really ? take a peek @ olympus 12-35/2 or 35-100/2... optical correction adds weight, size and cost+price... but it always better than software correction just because you can always apply the same math on top of that... you don't have any single example of a properly optically corrected lenses (distortion and aberrations) that leads to reduced resolution... just FUD to justify underdesigned lenses to save on size/weight and cost to sell more.

Not true.

Every time you add a new element

no, no... don't cheat here - correction is not equal to always adding a new element - you can just use a proper material (more expensive that is)... / oh, and what about your double magenta filters ? I heard you did not notice any ill effects, did you ?  /

to correct one thing you risk "uncorrecting" another thing. In this case, the Olympus 35-100mm f/2 has massively worse flare compared the Panasonic 35-100mm f/2.8 http://www.lenstip.com/242.9-Lens_review-Olympus_Zuiko_Digital_35-100_mm_f_2.0_Ghosting_and_flares.html

http://www.lenstip.com/368.9-Lens_review-Panasonic_G_X_VARIO_35-100_mm_f_2.8_P.O.I.S._Ghosting_and_flares.html

Flare problems are particularly bad with these kinds of zooms, but the super high resolving Olympus 35-100mm f/2 is particularly horrible. And flare, incidentally, really hurts resolution.

flare hurts contrast (acuity), not resolution... and I will take more flare over crippled optics, because I do not shoot towards sun and w/o hood (that was a condition of experiment)... your mileage is different apparently.

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exdeejjjaaaa Veteran Member • Posts: 8,263
Re: I disagree

MAubrey wrote:

Dr_Jon wrote:

I'm sorry but I'm not signing up to m43 lenses magically being good because of optical corrections as it disagrees with what I see. There are a few very good m43 lenses (the 75 comes to mind, but I doubt much software is involved) and some good ones (20/1.7, 45/1.8, others) but I could name a whole bunch more Canon and Nikon lenses that are in the very good category and they don't seem to have much issue churning them out. Also I do think cost is a factor, as it means you can use lens elements with easier/cheaper to make shapes and ditch some of the ones needed to fix CA (although software CA repair does have a cost on image quality, it isn't magically free).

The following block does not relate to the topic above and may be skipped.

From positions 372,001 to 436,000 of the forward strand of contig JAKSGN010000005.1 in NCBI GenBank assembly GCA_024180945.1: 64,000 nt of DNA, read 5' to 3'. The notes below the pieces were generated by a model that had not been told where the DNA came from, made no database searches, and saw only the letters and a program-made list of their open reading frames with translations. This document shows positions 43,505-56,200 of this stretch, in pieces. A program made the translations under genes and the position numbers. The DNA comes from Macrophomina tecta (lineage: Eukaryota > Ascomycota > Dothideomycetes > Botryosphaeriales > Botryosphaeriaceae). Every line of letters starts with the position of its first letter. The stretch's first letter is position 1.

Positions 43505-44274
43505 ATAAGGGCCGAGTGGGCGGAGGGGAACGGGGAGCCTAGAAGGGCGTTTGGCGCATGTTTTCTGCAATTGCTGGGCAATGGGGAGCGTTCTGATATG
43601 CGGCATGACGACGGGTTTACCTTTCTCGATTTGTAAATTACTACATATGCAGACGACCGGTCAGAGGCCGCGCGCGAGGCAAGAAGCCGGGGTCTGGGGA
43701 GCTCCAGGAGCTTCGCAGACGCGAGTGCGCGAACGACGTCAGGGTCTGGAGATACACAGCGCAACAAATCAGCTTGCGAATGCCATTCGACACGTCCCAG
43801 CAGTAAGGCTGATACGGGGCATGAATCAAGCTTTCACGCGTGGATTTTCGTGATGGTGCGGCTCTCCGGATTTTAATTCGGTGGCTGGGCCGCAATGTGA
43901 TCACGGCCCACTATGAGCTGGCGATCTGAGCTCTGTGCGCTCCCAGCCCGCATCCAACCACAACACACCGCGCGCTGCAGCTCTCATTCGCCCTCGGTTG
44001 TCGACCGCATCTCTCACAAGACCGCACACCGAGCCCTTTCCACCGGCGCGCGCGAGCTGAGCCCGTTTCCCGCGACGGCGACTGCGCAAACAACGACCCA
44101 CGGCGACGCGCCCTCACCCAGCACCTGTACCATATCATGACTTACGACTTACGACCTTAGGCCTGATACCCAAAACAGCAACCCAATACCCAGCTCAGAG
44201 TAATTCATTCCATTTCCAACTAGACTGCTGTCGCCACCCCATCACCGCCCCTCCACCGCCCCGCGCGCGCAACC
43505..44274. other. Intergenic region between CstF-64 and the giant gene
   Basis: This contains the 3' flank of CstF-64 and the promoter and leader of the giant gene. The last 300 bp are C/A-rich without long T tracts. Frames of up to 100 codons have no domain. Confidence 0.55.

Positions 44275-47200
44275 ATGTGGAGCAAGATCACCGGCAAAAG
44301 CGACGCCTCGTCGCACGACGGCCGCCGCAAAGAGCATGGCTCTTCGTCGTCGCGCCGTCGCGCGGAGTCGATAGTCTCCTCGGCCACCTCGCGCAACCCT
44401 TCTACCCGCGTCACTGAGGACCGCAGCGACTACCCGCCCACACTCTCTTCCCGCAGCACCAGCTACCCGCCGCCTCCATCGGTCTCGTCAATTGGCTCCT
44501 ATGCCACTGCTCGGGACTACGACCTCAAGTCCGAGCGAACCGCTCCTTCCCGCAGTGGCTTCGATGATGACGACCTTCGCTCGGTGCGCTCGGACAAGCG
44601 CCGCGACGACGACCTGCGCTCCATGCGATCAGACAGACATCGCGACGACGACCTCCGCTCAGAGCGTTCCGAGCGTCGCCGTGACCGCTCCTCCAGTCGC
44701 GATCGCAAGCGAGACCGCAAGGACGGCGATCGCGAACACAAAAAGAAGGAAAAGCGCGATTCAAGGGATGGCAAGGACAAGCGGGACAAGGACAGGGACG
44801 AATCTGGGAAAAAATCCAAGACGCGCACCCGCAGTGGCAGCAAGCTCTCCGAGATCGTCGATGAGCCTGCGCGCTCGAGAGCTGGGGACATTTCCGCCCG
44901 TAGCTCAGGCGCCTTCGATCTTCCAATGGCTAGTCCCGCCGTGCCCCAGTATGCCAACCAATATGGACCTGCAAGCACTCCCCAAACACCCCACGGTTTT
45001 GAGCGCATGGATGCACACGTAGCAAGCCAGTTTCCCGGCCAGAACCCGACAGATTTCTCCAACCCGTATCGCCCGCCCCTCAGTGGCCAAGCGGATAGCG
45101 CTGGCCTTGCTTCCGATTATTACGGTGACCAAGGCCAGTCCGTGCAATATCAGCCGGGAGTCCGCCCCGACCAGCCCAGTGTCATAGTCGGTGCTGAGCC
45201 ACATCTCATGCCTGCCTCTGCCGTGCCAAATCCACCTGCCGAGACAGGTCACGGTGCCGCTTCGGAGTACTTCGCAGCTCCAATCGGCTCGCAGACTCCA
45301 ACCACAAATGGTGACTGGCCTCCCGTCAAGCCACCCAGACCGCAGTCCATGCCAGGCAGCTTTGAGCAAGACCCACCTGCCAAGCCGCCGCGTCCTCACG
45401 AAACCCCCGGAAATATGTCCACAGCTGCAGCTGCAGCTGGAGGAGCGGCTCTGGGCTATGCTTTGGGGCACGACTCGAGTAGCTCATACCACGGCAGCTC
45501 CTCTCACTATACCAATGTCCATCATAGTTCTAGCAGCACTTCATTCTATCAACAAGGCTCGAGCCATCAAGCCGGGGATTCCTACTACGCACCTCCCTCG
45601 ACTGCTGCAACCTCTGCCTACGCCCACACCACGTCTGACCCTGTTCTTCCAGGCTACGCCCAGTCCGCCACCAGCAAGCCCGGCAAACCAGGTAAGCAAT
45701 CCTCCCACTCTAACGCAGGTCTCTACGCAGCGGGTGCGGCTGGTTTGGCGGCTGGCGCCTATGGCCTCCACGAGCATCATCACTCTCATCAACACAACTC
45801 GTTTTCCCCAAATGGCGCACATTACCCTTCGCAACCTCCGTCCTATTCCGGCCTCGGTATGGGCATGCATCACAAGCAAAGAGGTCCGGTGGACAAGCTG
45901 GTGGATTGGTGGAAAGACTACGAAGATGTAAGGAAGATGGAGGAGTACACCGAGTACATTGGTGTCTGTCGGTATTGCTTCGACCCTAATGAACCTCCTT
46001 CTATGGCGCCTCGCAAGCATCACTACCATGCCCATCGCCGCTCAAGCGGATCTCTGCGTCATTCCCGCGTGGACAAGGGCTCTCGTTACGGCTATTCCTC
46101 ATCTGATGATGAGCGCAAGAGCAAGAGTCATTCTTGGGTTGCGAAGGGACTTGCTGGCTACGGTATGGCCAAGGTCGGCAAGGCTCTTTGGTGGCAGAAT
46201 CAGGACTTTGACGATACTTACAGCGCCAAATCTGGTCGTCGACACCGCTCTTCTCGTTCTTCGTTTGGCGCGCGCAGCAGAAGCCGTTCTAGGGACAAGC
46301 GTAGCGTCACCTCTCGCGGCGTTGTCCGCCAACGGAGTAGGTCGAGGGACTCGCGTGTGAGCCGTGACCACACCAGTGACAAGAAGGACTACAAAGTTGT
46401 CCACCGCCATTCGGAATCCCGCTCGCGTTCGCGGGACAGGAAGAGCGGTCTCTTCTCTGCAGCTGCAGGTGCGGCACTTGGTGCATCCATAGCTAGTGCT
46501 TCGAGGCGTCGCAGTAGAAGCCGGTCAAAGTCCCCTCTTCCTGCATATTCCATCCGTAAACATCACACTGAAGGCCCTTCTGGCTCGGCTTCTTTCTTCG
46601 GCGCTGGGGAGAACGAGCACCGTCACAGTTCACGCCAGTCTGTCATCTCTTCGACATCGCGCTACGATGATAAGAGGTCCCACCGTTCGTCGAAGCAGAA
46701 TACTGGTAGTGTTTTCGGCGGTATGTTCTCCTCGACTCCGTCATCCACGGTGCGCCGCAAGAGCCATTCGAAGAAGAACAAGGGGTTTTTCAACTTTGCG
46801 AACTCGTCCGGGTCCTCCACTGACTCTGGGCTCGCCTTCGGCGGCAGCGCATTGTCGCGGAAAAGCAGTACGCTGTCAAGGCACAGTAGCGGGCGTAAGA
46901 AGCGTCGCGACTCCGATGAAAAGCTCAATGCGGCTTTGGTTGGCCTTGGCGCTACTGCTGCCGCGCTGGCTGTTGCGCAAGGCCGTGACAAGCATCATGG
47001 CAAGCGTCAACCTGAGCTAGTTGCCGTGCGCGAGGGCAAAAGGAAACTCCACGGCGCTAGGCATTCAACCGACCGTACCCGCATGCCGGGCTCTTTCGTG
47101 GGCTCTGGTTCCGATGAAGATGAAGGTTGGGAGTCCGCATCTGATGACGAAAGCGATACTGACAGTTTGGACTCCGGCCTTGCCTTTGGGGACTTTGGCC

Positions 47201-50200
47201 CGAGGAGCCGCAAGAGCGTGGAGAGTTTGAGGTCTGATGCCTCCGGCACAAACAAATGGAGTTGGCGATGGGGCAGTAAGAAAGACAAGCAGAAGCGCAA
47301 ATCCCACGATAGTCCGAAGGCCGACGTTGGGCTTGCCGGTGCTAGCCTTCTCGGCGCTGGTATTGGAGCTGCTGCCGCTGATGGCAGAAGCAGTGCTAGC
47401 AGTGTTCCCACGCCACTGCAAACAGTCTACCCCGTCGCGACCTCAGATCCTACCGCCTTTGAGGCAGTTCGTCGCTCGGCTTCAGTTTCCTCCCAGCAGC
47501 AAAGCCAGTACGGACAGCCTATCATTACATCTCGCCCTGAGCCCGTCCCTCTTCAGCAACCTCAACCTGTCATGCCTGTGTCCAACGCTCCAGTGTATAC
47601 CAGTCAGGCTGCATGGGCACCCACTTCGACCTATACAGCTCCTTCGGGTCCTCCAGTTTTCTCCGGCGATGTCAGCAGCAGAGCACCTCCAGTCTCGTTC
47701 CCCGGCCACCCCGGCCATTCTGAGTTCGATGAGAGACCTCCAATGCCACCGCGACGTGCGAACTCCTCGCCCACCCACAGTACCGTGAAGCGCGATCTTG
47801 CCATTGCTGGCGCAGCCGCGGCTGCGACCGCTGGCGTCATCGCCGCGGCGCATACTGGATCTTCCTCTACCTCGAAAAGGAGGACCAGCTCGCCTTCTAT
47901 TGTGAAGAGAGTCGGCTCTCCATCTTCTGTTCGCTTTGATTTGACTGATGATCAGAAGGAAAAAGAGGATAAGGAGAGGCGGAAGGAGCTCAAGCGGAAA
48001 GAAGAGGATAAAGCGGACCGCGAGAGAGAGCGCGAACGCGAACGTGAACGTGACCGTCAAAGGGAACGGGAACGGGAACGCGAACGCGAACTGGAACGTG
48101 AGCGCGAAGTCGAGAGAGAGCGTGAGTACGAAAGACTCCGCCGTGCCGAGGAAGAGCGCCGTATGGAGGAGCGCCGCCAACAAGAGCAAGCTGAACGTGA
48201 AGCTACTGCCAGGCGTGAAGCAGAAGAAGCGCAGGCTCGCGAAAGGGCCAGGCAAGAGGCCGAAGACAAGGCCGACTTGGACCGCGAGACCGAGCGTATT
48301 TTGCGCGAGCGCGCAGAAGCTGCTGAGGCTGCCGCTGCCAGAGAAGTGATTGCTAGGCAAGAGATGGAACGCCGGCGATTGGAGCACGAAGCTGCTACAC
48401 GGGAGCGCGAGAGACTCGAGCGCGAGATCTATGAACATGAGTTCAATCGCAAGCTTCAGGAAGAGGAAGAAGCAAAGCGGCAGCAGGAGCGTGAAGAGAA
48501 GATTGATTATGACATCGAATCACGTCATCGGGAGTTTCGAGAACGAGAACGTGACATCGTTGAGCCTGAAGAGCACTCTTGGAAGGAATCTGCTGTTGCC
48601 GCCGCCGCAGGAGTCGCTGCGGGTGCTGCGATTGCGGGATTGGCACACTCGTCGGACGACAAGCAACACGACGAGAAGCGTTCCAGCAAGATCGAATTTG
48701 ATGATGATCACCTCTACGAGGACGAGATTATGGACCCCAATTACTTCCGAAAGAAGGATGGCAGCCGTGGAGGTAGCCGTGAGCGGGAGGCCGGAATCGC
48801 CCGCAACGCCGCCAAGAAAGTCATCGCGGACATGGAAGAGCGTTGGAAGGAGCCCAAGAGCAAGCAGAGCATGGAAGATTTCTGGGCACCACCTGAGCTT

My Canon 70-200 has 23 elements in 19 groups with 1 fluorite and 5 UD elements and it optically wonderful. You can certainly see where they spent my money (just over twice the price of the 35-100).

My Panasonic equivalent (FoV/exposure-wise) has 18 elements in 13 groups with 3 UD-ish elements. Part of the lack of elements is presumably as they don't bother correcting the CA so much, so can dump the Fluorite and some of the UD. (Partly I suspect Canon are just flat-out better at designing their top-end lenses.) Optically it's more like the previous generation Canon though, some way behind. I'm still very happy with it and happy to pay the optical price of it not being super-great (f2.8 and the long end lag by more) for the size/weight saving. I think 20% less on the price would be fairer for the performance (the two Canon 70-200 f4s are also a lot better), but the world doesn't work that way and I get that. (Anyway I suspect the £800 odd I paid for the 14-140 back in the day was a worst deal price-wise.)

Your Canon with all those extra pieces of corrective glass gives the lens absolutely horrible flare properties.

http://www.lenstip.com/270.9-Lens_review-Canon_EF_70-200_mm_f_2.8L_IS_II_USM_Ghosting_and_flares.html

But your software corrected Panasonic is much, much better in that regard.

http://www.lenstip.com/368.9-Lens_review-Panasonic_G_X_VARIO_35-100_mm_f_2.8_P.O.I.S._Ghosting_and_flares.html

And in this case, the software corrected lens has higher resolution.